The Value of Prayer
November 4, 2011
Hey all! Seth Kurtenbach here. This will be quick and painless and full of plugs (there is a sex pun somewhere in there, but I can’t figure it out).
In Columbia, Missouri, there is a church with a sign out front that reads something like, “Prayer + $1 dollar = food for the needy”.
In our SASHA meeting last night, we discussed how this sign illustrates a violation of the principle of parsimony. Dave Muscato gave a great talk on speaking with theists, and one of his tips included becoming familiar with parsimony. This is a good tip, for skeptics and theists alike (though the two are not necessarily exclusive). The sign illustrates a violation of parsimony in the following way. In order to explain the successful feeding of the needy, all we need to postulate is that a dollar was donated. The additional postulation of prayer has no explanatory role, because the dollar explains everything. Parsimony tells us not to multiply entities beyond necessity, which means, ‘don’t postulate the existence of things if they are unnecessary for an explanation.’ Dave thinks parsimony is the single most important aspect of the scientific method, and many agree. I think it is important, but it definitely has some problems. Dave, you should write a post about why parsimony is so great. I might troll about in the comments.
Anyway, I think there’s an interesting sense in which the church sign equation is true. Before I explain this sense, let me lay out an assumption that I think is quite reasonable. I think that money, rather than prayer, actually purchases the food. I think the sum of the cost of the food is $1 dollar. If prayer could be exchanged for food, I think the needy would be a lot less hungry, because prayer is something they have in no short supply; it is money (and food) that they lack. However, an economist will quickly point out that a market based on prayer would quickly crumble due to outrageous inflation. This only supports my assumption that it is the dollar that purchases the food, that in turn gets donated to the needy. Side note: here’s a good experiment; try ordering some food from Chik-fil-A and offering to pay with prayer alone. Chik-fil-A is owned and operated by some super religious zealots, who almost certainly believe in the efficacy of prayer, but good luck getting them to accept prayer as payment. Although, there might be something to this, because supposedly the meek shall inherit the earth, or theirs is the kingdom of god, or something, so the poor and needy might offer the superwealthy some of that post-apocalyptic inheritance in exchange for some food/money now. Prayer Credit Cards? Moving on…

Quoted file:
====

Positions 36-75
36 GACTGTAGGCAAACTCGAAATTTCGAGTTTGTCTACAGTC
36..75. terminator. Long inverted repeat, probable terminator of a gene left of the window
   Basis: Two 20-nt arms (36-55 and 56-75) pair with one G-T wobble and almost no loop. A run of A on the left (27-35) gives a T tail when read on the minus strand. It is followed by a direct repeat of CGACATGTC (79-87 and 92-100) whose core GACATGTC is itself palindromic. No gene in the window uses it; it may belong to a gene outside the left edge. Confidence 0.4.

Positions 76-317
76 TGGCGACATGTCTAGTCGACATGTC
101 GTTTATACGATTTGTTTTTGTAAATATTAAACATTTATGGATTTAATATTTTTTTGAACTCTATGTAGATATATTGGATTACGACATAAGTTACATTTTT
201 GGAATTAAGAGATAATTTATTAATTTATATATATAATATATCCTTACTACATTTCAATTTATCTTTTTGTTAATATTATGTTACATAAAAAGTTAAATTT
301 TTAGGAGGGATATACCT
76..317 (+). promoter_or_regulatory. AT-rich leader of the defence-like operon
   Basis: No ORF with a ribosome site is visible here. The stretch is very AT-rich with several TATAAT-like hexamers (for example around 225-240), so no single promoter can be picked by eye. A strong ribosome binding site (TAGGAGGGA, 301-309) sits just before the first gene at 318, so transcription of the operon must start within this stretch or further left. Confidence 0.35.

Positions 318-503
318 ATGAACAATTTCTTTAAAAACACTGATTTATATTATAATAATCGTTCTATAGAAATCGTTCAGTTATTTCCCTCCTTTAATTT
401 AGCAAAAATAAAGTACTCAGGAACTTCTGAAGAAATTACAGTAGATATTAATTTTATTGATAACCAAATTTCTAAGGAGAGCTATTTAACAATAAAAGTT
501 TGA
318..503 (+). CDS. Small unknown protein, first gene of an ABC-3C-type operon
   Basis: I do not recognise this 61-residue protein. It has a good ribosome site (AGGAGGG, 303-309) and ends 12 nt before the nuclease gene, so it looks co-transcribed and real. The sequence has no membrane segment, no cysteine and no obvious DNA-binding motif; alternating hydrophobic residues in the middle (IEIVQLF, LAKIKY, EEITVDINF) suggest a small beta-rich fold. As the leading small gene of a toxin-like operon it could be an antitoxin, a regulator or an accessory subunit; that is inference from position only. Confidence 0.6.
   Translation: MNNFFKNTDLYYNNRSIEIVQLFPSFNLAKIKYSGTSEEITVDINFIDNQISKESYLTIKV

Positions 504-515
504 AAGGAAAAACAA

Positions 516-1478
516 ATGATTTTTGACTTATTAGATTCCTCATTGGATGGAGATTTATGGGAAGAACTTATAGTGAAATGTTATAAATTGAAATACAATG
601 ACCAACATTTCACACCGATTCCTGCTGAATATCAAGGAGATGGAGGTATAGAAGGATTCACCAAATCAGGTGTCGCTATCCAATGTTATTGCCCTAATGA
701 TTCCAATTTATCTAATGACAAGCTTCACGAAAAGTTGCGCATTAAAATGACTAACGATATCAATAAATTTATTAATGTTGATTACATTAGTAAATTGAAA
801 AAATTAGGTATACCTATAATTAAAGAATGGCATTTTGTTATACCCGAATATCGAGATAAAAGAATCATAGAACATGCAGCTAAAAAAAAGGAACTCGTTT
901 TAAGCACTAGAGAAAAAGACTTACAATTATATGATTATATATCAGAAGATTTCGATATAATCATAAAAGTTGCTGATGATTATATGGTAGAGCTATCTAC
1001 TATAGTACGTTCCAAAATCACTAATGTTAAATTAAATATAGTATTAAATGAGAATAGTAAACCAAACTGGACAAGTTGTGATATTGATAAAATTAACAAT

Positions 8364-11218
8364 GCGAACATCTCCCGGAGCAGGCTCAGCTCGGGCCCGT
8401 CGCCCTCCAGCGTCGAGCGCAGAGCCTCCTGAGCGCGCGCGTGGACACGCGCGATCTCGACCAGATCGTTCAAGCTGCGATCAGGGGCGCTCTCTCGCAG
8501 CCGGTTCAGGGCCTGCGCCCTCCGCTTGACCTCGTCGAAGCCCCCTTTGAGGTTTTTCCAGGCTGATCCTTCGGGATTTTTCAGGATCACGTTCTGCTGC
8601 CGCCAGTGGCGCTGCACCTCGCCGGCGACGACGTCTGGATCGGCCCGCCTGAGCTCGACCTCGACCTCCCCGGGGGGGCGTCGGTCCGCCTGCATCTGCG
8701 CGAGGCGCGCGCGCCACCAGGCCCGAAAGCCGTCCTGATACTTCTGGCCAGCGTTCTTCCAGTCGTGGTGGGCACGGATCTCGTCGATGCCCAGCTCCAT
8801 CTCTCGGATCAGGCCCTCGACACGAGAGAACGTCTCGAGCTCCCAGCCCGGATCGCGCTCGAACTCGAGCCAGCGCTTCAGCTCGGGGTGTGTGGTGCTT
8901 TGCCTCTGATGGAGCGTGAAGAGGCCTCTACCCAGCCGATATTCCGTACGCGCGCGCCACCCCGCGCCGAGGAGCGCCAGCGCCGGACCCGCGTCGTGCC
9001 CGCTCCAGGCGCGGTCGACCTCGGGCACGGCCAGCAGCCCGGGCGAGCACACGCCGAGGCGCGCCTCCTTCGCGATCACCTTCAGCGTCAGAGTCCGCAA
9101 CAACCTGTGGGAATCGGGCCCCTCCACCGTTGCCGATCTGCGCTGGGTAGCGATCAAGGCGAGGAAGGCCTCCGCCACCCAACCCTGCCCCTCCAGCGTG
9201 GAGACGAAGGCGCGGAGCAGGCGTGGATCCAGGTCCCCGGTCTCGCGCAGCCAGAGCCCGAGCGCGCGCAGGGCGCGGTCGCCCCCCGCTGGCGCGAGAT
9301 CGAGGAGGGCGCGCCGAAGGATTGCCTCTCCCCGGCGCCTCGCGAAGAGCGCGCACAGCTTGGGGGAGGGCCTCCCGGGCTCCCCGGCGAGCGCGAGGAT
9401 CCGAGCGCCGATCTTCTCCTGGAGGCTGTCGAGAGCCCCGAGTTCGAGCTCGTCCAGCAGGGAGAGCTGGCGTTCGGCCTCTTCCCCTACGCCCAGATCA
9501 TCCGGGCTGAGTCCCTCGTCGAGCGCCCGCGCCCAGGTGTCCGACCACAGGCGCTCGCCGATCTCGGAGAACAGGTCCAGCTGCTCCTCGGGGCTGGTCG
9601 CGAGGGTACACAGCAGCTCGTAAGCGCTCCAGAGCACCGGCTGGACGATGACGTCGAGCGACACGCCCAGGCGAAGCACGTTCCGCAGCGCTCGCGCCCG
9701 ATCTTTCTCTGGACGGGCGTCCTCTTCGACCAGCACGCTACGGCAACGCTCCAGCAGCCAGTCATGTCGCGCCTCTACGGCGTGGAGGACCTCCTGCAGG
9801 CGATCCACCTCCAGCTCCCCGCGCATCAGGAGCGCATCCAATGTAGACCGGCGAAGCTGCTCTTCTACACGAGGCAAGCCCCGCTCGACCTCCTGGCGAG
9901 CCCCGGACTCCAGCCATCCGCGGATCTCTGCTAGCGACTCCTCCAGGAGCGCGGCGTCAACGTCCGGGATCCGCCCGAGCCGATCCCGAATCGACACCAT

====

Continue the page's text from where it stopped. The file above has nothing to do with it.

Here is some math skills: a + b = c.
Subtract b from each side of the ‘=’, and you get a = c - b.
Let’s apply this formula to the church sign equation. We get “Prayer = food for the needy - $1 dollar”.
Well, we assumed (reasonably) that the value of the food is fully explained and accounted for in the value of the dollar.
That is, the cost of the food = $1 dollar.
So, c = b.
But, that makes a = zero! Indeed!
The church sign equation entails “Prayer = Nothing”. Imagine Nathan Explosion saying it.
I’m happy to agree with that. Way to go, church sign! Isn’t it great when we can find common ground? That’s the kind of accommodationism I really strive for!
About the Author: Seth KurtenbachSeth Kurtenbach is pursuing his PhD in computer science at the University of Missouri. His current research focuses on the application of formal logic to questions about knowledge and rationality. He has his Master's degree in philosophy from the University of Missouri, and is growing an epic beard in order to maintain his philosophical powers. You can email Seth at Seth.Kurtenbach@gmail.com or follow him on Twitter: @SJKur.
The Course of Reason is licensed under a Creative Commons Attribution-Noncommercial-No Derivative Works 3.0 United States License.
CFI blog entries can be copied or distributed freely, provided:
- Credit is given to the Center for Inquiry and the individual blogger
- Either the entire entry is reproduced or an excerpt that is considered fair use
- The copying/distribution is for noncommercial purposes